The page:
In the past, I've written about some of the classics of fan studies. In this post, I want to briefly highlight a few books that do not explicitly address fandom but nevertheless deserve mention as works of scholarship that have addressed the subject of devoted or enthusiastic audiences. For me, these works all had to do with reading; in the late 1980s, I was a newly-graduated English major, growing tired of great authors and works (I think I had read Moby Dick five times at that point), and becoming more and more interested in marginal aspects of literary studies: the physical nature of books, the business of publishing, and, especially, the history of readers. To my astonishment, I found a number of fairly recent works on those subject. I wasn't studying fandom when I first encountered these books, but once I did start to think about fans a bit later, in the context of popular music, the book's arguments and stories came back to me, providing a rush of intriguing parallels, echoes, and connections. Rousseau readers and Springsteen fans, for example, separated by centuries, seemed to be thinking in similar ways--how could that be? It's something I'm still thinking about twenty years later.Robert Darnton, "Readers Respond to Rousseau: The Fabrication of Romantic Sensitivity" (1984). This essay appeared in Darnton's collection on French cultural history, The Great Cat Massacre. Drawing on a collection of letters between Jean Ranson, a French merchant book collector, and a Swiss publisher, Darnton unearthed Ranson's fascination with the work of Jean-Jacques Rousseau, whom Ranson called "L'ami Jean-Jacques" (my friend, Jean-Jacques) even though, as Darnton noted, he "had never met" Rousseau and could only know him through the printed word. This relationship was the set-up for an amazing analysis of what Darnton calls "Rousseauistic reading," a new way of understanding the world of a novel as an intimate representation of an author's emotional being. In some of the funniest passages, Darnton talked about Rousseau's alarm about the new type of readers he created; apparently Rousseau had to install a trap door in his home to escape the many admirers who sought him out for heart-to-heart chats and expressions of gratitude after reading books like La Nouvelle Heloise. In the described shift toward a Romantic "sharing of selfhood," I started to see patterns that pre-modelled modern fans' relationships to media celebrities.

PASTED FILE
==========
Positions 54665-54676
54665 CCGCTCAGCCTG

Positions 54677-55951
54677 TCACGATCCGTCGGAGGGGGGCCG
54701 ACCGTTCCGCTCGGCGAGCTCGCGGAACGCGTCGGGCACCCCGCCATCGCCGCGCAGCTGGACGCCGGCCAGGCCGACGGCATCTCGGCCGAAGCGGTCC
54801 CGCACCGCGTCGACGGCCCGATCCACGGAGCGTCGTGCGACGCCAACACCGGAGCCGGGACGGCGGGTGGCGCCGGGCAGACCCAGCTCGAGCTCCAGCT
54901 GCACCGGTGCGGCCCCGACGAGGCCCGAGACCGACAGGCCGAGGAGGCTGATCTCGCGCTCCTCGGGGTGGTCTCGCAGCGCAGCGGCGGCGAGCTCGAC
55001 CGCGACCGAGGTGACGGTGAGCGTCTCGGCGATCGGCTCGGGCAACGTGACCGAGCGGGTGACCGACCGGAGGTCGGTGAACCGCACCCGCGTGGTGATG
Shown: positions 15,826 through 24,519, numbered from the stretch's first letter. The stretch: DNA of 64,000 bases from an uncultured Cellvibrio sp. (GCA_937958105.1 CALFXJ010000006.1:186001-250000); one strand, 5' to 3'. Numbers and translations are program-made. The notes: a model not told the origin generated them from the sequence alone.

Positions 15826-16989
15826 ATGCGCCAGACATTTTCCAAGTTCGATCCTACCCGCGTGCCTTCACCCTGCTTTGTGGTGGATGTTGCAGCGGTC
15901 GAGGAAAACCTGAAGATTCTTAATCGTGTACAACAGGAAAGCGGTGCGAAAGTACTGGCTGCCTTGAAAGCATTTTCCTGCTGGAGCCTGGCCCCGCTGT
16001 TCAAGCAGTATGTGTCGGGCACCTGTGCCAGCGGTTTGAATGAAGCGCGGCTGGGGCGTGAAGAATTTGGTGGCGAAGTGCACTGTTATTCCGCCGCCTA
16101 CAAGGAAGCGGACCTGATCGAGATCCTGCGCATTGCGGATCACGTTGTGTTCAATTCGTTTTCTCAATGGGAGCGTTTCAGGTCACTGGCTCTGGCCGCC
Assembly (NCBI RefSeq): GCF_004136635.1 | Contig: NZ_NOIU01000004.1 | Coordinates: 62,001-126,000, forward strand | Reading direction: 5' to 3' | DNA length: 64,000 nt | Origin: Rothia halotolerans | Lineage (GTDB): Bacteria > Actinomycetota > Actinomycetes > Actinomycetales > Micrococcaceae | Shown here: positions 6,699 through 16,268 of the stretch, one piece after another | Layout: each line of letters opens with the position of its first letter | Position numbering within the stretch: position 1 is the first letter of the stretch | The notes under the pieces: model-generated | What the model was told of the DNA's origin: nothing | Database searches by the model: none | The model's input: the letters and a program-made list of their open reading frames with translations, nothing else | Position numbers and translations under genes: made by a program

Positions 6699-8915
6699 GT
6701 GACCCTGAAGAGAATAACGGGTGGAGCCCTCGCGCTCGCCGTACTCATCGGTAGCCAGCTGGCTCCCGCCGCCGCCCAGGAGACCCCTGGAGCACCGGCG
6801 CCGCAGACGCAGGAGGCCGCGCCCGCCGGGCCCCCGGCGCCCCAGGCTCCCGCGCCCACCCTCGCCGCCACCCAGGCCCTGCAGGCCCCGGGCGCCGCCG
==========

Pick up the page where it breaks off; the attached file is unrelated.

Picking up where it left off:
a tombstone for Charlotte in the churchyard of New York City's Trinity Church, signifying readers' blurring of the lines between fiction and reality, and by the 1850s, weeping readers (men and women, working and middle-class) regularly made pilgrimages to the churchyard to pay their respects. Besides suggesting the ways in which readers worked to sustain the world of a narrative outside of their encounters with that narrative (much as music or theater fans stay in "audience" mode long after performances are over), the notion of pilgrimage really resonated with me. I knew fans for Springsteen who did the same thing as Charlotte Temple readers, imbuing real places with new layers of meaning known only to them.